In HBO’s ‘Master Of Light,’ grappling with control of the art world

As an Oscar-winning director, Roger Ross Williams is used to people asking him to take a look at a movie they’ve been working on. He’s a good player and he often agrees, without always expecting anything.

When Rosa Ruth Boesten approached Williams at an event in Amsterdam, he politely agreed to watch a teaser for her movie, a documentary called Master of Light. What he saw blew him away. “I watched the teaser, and it was just the most amazing story,” he says. “It was beautifully shot and powerful, and I had never seen anything like it.”

The Dutch director had filmed the life of classical painter George Anthony Morton. A gifted artist and follower of Dutch masters like Rembrandt, Morton was trying to break into the art world after a 10-year stint in prison for drug trafficking.

Williams has been sold. He called Boesten, they went to lunch, and he asked to produce the film – a big deal for a rookie director. “She started crying,” he recalls. “She couldn’t believe it after struggling for so long to get funding. I brought her to New York, and we had meetings and presented the film at festivals.

The documentary, which debuted on HBO Wednesday and HBO Max last week, hasn’t just entered festivals, it’s cleaned them up. Master of Light received the Grand Jury Prize at SXSW
, Best Documentary Feature at the San Francisco International Film Festival and Best First Feature at the Sheffield DocFest in the UK. The vulnerability displayed in the film resonated with viewers, something Morton is proud of.

“We didn’t want it to be unrealistic or fake. It shows the honesty of my daily struggles, ultimately wanting to inspire this young George,” the artist says.

Boesten captured Morton’s push to establish himself professionally in the art as well as mend relationships with his family. Part of this healing process was painting his family members in the style of the old Dutch masters. Morton says he sought to show people watching the film a path they could take if they had similar experiences. “I wanted to prevent people from walking into some of the traps I walked into,” he says.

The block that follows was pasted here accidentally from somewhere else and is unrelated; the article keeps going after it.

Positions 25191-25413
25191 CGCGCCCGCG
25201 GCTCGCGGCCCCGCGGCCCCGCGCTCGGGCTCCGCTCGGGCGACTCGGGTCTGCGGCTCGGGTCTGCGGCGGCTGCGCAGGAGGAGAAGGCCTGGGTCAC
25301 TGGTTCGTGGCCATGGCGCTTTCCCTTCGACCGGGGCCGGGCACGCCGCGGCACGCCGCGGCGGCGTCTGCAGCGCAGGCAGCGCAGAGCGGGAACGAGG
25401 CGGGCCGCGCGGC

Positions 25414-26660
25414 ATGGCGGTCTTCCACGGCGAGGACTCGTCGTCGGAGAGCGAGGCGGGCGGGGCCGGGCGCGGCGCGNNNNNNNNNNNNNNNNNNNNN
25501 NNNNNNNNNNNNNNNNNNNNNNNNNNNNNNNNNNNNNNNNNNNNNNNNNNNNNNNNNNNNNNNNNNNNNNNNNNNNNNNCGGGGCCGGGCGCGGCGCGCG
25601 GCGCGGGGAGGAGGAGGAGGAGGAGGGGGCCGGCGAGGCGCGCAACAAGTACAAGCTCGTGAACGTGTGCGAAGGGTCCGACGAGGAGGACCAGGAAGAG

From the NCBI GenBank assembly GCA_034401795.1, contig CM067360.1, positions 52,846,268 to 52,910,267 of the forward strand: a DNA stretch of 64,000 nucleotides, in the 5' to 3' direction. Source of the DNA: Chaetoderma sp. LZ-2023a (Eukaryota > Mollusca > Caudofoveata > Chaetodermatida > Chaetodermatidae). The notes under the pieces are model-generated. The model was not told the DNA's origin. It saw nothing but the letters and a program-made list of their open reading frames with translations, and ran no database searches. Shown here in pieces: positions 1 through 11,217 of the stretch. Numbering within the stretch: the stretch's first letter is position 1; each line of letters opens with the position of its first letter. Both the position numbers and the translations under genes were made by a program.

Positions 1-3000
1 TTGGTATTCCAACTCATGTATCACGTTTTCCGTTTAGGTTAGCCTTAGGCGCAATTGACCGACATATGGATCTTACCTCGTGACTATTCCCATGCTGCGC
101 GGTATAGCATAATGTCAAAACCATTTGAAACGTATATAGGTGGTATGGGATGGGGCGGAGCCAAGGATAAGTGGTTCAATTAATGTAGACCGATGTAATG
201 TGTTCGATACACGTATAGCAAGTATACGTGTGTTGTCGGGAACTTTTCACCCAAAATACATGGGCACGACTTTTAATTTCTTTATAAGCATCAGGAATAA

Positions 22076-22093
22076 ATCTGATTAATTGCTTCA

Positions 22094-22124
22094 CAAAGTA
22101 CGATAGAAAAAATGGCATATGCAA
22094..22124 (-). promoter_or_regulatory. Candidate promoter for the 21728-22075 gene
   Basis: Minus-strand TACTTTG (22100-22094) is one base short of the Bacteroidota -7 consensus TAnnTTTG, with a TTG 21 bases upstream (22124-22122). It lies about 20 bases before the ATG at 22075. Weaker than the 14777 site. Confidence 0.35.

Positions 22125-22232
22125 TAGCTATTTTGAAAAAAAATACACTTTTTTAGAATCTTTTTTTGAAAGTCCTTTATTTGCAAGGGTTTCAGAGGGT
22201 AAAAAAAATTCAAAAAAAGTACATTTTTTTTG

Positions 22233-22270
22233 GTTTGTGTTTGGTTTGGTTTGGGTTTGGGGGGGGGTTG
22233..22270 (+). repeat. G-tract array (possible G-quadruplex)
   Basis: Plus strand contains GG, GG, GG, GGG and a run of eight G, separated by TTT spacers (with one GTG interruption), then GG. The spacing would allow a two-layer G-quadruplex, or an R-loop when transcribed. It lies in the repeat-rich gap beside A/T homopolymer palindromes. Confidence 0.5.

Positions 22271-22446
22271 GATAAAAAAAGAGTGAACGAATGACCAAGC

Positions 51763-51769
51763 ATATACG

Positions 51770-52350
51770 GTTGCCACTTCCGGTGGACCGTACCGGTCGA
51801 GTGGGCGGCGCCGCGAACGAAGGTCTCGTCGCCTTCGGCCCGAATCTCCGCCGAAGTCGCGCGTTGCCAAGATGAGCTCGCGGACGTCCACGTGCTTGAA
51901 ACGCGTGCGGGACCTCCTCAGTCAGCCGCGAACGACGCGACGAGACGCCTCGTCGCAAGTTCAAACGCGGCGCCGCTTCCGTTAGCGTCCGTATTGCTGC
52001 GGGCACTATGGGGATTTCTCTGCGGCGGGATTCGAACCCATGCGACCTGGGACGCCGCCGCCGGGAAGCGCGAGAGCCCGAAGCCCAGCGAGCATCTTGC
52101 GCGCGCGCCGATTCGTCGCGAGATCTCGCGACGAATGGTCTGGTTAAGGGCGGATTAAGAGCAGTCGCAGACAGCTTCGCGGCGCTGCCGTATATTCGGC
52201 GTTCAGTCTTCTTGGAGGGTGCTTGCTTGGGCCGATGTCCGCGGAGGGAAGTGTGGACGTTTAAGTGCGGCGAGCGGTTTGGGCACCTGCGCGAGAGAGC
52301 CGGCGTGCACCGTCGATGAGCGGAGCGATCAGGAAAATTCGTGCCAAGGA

Morton notes that growing up he always felt drawn to art and had a natural talent for painting. But it took him years to realize it was a viable career path. While in a juvenile detention center, he met a math teacher who helped him get his GED.

“She promised that once I got out, she would find me and take me to the museum. And she took me to see a Rembrandt for the first time when I was 16. I wasn’t able to hold on to fine art painting as a professional at the time, but it sparked something in me that would eventually blossom later,” Morton says. “And when I was incarcerated, I saw that as an opportunity that was just brilliantly disguised in that setback.”

Morton has an incredible ability to do that: see setbacks as opportunities. As a black man pursuing a career in a white-dominated industry, he was certainly likely to be discouraged by racism and the doors that remained closed to him. Instead, he prefers to think his efforts will make it easier for the next person of color or incarcerated.

“Access control is only part of our human story. You know, we’re kind of coming out of an old world, maybe old opinions, and I’m so grateful to help us through some of that,” he says. “What I see is that good and bad things often appear together. And so I try not to speak in absolute terms of one thing, you know, but what I hope to ultimately change are those stereotypes that can result from a lack of representation.

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